UV Technologies

10 Feb 2012

Ultraviolet Disinfection. The Answer to Independent School's Swimming Pool

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Many independent schools face a dilemma with their swimming pools. Existing water treatment regimes are often hopelessly antiquated, without any sort of automatic chlorine dosing system in place. (Images of a trusty janitor with a bucket of sodium hypochlorite spring to mind). Very few of these pools switched to ozone when it became available (as many municipal pools did) as it was simply too expensive.

Despite this lack of investment – or perhaps because of it – pool operating costs are spiralling, meaning many independent schools are having to open up their pools to the general public to generate extra income. This means higher bather loads than existing treatment systems can often cope with. Combined chlorine levels start to go up (especially if children or elderly people use the pool), requiring more chlorine dosing, which in turn requires more dilution, backwashing and water disposal – another major expense.

All these factors have been driving many independent schools to seriously consider shutting down their pools – not because they want to but because they feel they can no longer afford to keep them operational. So what is the solution?

Ultraviolet Disinfection treatment – the panacea?

Ultraviolet disinfection is now a well established method of water treatment for indoor municipal pools – in fact, it is often the first choice for new-build or renovated pools – due simply to its overwhelming advantages over all other technologies. It is also much cheaper to install, operate and maintain than ozone.

Ultraviolet not only destroys chloramines, the unpleasant by-products of chlorination, but is also a highly effective disinfectant in its own right, which means pool operators can drastically reduce chlorine usage (commonly down to 1.0ppm, or even less). Virtually no microorganisms are immune to UV, even chlorine-resistant pathogens. Another major benefit of ultraviolet disinfection is that it significantly reduces the need for backwashing and dilution, saving hundreds of pounds a month for pool operators.

Although the need for chlorine is greatly reduced with ultraviolet disinfection, small amounts are still needed to ensure residual disinfection. Chloramines are formed when free chlorine reacts with sweat or urine in pool water. Trichloramines in particular are powerful irritants which are responsible for eye and respiratory complaints and the unpleasant ‘chlorine smell’ commonly associated with indoor pools. Chloramines are also corrosive and in time can lead to damage to pool buildings and structures such as ventilation ducts. Any water treatment system that reduces reliance on chlorine is therefore welcome.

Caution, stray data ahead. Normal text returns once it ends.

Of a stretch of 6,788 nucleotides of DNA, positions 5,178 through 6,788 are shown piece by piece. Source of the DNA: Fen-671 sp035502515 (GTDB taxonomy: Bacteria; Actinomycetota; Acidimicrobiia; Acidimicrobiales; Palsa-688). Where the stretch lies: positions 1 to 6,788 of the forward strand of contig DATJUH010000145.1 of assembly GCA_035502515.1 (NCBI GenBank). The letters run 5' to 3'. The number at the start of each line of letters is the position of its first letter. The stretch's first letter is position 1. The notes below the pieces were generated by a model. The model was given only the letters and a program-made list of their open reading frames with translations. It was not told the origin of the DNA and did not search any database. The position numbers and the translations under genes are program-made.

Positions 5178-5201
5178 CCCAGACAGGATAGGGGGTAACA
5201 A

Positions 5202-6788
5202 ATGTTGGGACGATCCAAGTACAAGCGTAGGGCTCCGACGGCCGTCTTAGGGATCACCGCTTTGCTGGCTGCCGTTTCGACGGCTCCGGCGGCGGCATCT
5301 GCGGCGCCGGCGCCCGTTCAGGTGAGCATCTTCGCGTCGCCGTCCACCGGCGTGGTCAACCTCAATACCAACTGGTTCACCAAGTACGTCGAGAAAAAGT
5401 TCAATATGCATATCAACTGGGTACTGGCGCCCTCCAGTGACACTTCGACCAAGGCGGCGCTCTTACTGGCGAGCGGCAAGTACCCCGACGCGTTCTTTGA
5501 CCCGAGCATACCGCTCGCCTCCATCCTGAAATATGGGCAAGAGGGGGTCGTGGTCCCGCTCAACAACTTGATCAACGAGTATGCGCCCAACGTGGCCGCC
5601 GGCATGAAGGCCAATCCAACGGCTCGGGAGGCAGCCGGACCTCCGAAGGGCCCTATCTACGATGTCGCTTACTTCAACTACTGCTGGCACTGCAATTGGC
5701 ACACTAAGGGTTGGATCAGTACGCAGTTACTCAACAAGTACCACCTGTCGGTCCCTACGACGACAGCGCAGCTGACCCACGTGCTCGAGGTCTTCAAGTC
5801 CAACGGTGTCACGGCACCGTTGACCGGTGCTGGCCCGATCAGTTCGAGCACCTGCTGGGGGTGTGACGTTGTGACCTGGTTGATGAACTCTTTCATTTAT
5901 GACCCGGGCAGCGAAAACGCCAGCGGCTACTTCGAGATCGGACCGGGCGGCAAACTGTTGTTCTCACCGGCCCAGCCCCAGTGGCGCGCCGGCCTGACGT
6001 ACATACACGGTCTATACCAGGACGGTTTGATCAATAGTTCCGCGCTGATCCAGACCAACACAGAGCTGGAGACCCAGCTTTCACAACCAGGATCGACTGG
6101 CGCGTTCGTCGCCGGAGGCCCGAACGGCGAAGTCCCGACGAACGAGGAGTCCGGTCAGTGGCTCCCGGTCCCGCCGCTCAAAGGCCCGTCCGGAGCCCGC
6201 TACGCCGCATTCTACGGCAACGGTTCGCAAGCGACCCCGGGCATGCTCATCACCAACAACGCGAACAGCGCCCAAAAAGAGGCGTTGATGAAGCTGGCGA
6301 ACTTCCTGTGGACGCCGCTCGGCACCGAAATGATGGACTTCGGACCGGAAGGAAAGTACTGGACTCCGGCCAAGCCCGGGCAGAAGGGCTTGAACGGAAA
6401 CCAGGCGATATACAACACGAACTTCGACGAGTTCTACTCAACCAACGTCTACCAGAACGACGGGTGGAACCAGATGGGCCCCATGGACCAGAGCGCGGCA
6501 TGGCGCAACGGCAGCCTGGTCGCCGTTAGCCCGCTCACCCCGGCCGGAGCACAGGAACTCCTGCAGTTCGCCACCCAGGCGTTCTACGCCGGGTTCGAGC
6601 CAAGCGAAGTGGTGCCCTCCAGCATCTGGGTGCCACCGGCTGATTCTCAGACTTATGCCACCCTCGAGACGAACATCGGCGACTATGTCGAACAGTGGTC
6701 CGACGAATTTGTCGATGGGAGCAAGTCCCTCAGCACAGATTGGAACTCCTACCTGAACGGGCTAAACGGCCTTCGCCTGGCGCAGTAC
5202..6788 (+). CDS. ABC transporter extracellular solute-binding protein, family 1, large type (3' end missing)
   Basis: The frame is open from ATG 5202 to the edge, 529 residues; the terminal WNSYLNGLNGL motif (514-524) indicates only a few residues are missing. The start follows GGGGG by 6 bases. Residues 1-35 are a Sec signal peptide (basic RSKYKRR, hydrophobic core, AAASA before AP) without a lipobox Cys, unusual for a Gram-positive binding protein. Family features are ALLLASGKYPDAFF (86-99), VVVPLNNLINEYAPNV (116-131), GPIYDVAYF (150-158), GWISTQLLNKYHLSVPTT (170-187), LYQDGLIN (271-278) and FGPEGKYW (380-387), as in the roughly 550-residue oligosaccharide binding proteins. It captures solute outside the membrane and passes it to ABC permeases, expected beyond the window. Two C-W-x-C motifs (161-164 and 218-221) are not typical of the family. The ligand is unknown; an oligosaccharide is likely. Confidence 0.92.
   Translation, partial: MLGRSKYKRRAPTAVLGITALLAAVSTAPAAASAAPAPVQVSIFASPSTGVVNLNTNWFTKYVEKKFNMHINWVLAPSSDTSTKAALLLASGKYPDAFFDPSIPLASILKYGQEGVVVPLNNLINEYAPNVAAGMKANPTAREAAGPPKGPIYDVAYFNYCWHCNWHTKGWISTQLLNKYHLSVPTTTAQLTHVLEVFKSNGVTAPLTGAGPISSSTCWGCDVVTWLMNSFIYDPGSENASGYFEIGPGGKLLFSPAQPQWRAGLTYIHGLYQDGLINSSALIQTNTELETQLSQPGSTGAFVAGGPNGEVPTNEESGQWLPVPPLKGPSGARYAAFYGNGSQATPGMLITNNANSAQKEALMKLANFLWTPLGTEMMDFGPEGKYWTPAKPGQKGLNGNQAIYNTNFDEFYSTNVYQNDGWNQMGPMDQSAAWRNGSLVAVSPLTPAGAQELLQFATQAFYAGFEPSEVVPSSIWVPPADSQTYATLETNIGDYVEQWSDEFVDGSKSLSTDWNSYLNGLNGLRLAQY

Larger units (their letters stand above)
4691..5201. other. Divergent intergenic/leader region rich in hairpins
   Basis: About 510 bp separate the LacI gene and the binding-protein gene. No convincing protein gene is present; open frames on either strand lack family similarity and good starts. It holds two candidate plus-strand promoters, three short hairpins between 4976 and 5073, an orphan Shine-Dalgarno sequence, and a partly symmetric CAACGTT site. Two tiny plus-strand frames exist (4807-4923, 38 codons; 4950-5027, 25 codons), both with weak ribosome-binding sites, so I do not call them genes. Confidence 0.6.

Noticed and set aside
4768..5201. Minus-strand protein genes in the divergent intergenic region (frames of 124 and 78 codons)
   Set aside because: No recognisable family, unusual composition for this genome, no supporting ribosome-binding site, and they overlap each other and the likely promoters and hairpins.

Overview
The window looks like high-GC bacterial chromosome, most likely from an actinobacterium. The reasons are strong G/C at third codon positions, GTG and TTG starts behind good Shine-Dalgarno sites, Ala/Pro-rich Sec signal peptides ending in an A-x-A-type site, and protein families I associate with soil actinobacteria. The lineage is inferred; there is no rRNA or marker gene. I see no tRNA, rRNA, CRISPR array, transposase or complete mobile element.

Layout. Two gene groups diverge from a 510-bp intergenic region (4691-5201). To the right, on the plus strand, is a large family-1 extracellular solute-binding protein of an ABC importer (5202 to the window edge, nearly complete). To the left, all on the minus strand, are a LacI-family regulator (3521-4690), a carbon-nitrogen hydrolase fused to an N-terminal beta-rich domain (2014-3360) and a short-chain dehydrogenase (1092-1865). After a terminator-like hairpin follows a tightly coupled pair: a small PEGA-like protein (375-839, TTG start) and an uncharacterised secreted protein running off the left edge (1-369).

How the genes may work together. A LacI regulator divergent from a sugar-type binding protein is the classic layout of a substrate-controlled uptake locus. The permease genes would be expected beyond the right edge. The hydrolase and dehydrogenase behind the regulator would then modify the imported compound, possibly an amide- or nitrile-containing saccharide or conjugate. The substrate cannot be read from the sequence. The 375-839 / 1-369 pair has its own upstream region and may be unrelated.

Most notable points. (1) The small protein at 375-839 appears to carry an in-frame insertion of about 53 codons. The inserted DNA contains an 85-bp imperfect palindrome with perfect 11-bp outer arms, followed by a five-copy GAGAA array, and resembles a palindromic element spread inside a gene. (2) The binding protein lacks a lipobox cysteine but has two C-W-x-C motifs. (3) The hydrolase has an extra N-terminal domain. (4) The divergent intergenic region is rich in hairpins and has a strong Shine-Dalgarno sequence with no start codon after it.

A typical ultraviolet disinfection system consists of a UV lamp in a protective quartz sleeve which is mounted within a cylindrical stainless steel chamber. Pool water enters at one end and passes along the entire length of the chamber before exiting at the other end, receiving a dose of ultraviolet energy along the way.

Significant cost savings

Pool water currently costs approximately £3 per cubic metre to discharge (taking into account water costs, heating, chemicals and actual discharge costs) and is likely to rise to £4 per cubic metre by 2009, even by conservative estimates. By using UV, which significantly cuts chlorine usage, the requirement for backwashing and dilution is greatly reduced. Even old pools can reduce costs by hundreds of pounds a month by switching to UV, with payback for the initial investment in UV coming within two years. For many pool operators this saving may be the most compelling reason for installing UV.

A link between chloramines and childhood asthma?

A recent study in Belgium appears to confirm earlier research linking chlorine by-products in indoor swimming pools with asthma in children (references 1 & 2). The researchers at the Catholic University of Louvain analysed the rates of wheezing, asthma and other ailments in almost 190,000 13 and 14 year olds in 21 European countries. The results showed rates of asthma and wheezing rose by around 2.7% and 3.39% respectively among regular indoor pool users. In some cases the damage was equivalent to that found in heavy smokers. Even people sitting at the sides of pools, such as lifeguards and instructors, were found to be at risk.

The symptoms are caused, the researchers believe, by chloramines – particularly trichloramines. The problem is potentially so serious that the study’s authors suggested pool operators should seriously consider alternatives to purely chlorine-based disinfection. They also recommended better ventilation to help remove chloramine-laden air from pool surroundings, improved hygiene practices by bathers themselves – such as showering before swimming – and the regular renewal of pool water.

While further research is needed, these findings add further credence to the importance of reducing chloramines as much as possible. Heavy load pools can operate very safely at residual chlorine concentrations of 1.0ppm, while low load pools can easily function at concentrations as low as 0.4ppm if the German DIN standard code is adhered to. Given that combined chlorine will probably be below 0.3ppm, most pool users won’t even be aware that there is any chlorine in the water at all.

 

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